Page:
Hollywood Whitewashes Asian Characters All The Time — Now Asian Americans Are Fighting Back

Scarlett Johansson playing a character named Motoko Kusanagi? Nope.

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Hollywood has long portrayed minorities through offensive caricatures, often erasing their voices completely (think black, brown and yellowface). The conversation surrounding its homogenous casting focuses mostly on the lack of black representation in the industry, but that unfortunately often leaves Native Americans, Asians and Hispanics out of the discussion.

The whitewashing of Hollywood's nonwhite characters has been an unfortunate practice in the industry, particularly when it comes to Asian roles. From Mickey Rooney's outrageously offensive stereotype of the Asian neighbor in Breakfast at Tiffany's to Emma Stone and Tilda Swinton picking up traditionally Asian roles in movies today, Hollywood has a long history of choosing white actors to play Asian characters.

Most recently, the casting of Scarlett Johansson as well as other white actors in the live action adaptation of Japanese anime Ghost In The Shell was met with strong backlash.

As Asian Americans push for proper representation in film, Margaret Cho, #WeNeedDiverseBooks founder Ellen Oh and Keith Chow of Nerds of Color launched a Twitter discussion on the whitewashing of Asian Americans under the hashtag #whitewashedOUT on Tuesday. 

Oh told A Plus that she first came up with the idea for this discussion after continuously seeing white actors being cast in Asian roles. 

"We've been speaking out on these issues for years, but Hollywood continues to steamroll right over us and create frequently horrific 'representations' of Asian and Asian American cultures on screen. It was really time to take a stand," Oh said, adding that the discussion led her to change her mind about never going back on Twitter after being harassed off of it back in December.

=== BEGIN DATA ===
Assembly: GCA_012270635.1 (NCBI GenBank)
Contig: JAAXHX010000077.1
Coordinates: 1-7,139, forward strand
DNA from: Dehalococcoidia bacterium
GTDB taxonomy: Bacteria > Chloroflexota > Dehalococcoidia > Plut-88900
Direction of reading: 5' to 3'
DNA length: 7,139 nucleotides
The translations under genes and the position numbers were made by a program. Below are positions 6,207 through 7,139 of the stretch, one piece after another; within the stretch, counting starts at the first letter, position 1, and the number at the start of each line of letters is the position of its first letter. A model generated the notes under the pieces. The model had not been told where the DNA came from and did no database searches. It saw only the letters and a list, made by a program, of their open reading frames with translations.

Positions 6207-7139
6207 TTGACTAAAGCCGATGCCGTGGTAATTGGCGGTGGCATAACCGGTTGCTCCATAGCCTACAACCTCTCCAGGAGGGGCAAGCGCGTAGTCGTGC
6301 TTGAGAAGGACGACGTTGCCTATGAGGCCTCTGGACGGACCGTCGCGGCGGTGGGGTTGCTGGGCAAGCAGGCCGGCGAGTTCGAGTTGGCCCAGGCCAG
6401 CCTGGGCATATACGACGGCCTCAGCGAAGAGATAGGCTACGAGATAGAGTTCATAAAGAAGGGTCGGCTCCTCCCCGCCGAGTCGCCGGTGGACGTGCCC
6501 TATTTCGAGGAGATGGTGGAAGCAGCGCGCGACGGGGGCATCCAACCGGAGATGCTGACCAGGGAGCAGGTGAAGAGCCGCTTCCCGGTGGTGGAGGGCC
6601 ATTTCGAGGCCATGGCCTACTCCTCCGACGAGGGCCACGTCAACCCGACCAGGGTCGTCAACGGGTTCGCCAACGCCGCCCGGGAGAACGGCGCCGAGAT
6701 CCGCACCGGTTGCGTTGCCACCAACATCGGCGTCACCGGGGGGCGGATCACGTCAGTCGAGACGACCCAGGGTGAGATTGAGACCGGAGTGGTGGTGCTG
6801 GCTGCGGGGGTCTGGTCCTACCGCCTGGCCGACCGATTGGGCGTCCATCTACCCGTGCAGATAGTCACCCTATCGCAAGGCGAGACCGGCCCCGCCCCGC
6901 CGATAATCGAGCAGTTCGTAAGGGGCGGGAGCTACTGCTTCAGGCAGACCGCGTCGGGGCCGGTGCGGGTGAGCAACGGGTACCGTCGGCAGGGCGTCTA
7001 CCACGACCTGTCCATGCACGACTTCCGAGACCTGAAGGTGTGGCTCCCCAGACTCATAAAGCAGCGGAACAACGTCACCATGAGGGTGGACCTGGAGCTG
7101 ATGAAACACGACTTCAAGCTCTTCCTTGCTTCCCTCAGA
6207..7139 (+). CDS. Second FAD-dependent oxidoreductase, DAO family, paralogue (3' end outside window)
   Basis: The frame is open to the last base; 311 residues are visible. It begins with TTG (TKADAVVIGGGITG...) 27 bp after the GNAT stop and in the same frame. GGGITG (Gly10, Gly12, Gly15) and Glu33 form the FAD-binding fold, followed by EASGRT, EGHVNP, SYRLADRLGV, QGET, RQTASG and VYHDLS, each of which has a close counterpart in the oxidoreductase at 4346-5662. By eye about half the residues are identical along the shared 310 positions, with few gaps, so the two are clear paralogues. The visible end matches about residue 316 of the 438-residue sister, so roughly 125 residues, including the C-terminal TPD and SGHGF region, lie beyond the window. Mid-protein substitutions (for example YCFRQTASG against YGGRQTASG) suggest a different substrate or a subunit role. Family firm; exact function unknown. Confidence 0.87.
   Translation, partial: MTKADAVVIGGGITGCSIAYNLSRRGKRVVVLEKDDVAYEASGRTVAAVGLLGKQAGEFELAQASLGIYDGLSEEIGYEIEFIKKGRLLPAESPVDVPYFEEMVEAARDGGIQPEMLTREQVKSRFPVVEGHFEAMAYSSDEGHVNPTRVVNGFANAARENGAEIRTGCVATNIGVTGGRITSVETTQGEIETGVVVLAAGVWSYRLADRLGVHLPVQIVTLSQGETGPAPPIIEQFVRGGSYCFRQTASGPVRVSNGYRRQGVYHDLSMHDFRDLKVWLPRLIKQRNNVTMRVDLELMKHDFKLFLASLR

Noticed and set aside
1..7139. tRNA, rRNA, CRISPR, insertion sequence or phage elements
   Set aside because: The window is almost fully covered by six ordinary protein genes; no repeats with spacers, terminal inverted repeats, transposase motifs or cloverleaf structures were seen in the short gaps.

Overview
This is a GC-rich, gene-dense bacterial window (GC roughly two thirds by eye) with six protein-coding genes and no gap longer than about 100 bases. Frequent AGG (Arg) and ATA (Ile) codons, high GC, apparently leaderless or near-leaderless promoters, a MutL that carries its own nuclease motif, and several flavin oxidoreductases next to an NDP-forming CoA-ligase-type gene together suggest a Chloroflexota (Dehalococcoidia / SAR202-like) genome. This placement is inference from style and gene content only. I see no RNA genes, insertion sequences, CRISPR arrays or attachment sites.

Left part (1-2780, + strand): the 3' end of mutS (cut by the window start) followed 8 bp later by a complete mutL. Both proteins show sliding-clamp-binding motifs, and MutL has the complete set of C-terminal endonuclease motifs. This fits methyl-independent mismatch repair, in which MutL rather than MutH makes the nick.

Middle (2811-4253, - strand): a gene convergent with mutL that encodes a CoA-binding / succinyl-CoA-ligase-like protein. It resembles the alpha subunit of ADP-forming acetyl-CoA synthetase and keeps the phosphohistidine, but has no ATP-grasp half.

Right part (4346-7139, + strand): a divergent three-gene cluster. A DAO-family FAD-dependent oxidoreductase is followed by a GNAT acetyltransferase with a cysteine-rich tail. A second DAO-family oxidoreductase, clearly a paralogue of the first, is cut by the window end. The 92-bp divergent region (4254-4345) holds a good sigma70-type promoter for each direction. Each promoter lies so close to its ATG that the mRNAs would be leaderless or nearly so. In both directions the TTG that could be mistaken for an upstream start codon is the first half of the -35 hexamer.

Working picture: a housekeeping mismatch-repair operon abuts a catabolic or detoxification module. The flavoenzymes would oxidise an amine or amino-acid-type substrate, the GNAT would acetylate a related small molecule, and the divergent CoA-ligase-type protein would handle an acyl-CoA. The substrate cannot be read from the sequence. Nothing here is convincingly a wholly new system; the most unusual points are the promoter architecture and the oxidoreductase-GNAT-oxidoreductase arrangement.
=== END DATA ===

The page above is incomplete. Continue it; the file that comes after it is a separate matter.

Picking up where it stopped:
"This was too important an issue to stay quiet," she affirmed. "I'll gladly deal with haters and trolls if it means this message goes as wide as possible."

That so many other Twitter users piped in on the discussion exposed the widespread discontent with one of Hollywood's most persistent problems.

"It is not just about movies and Hollywood," Oh told A Plus. "It relates to the bigger issue of systemic racism and erasure. For decades, Hollywood has whitewashed us, erased us, stereotyped us — and it has led to the widespread racism against Asian Americans. And because so many of us have stayed silent for so long, because we've been conditioned to conform to the #modelminority stereotype, the ability to speak [to a] crowd is incredibly empowering."

Other minorities jumped on the hashtag too, relaying their own experiences.

But Oh noted that she is hopeful the #OscarsSoWhite controversy has awakened Hollywood executives to this issue: 

These whitewashed movies have not been financial successes. So they can't use that as an excuse. They themselves need to recognize that they have a lot of internalized racism that is contributing to this ongoing problem. It's time for them to to do some serious rethinking.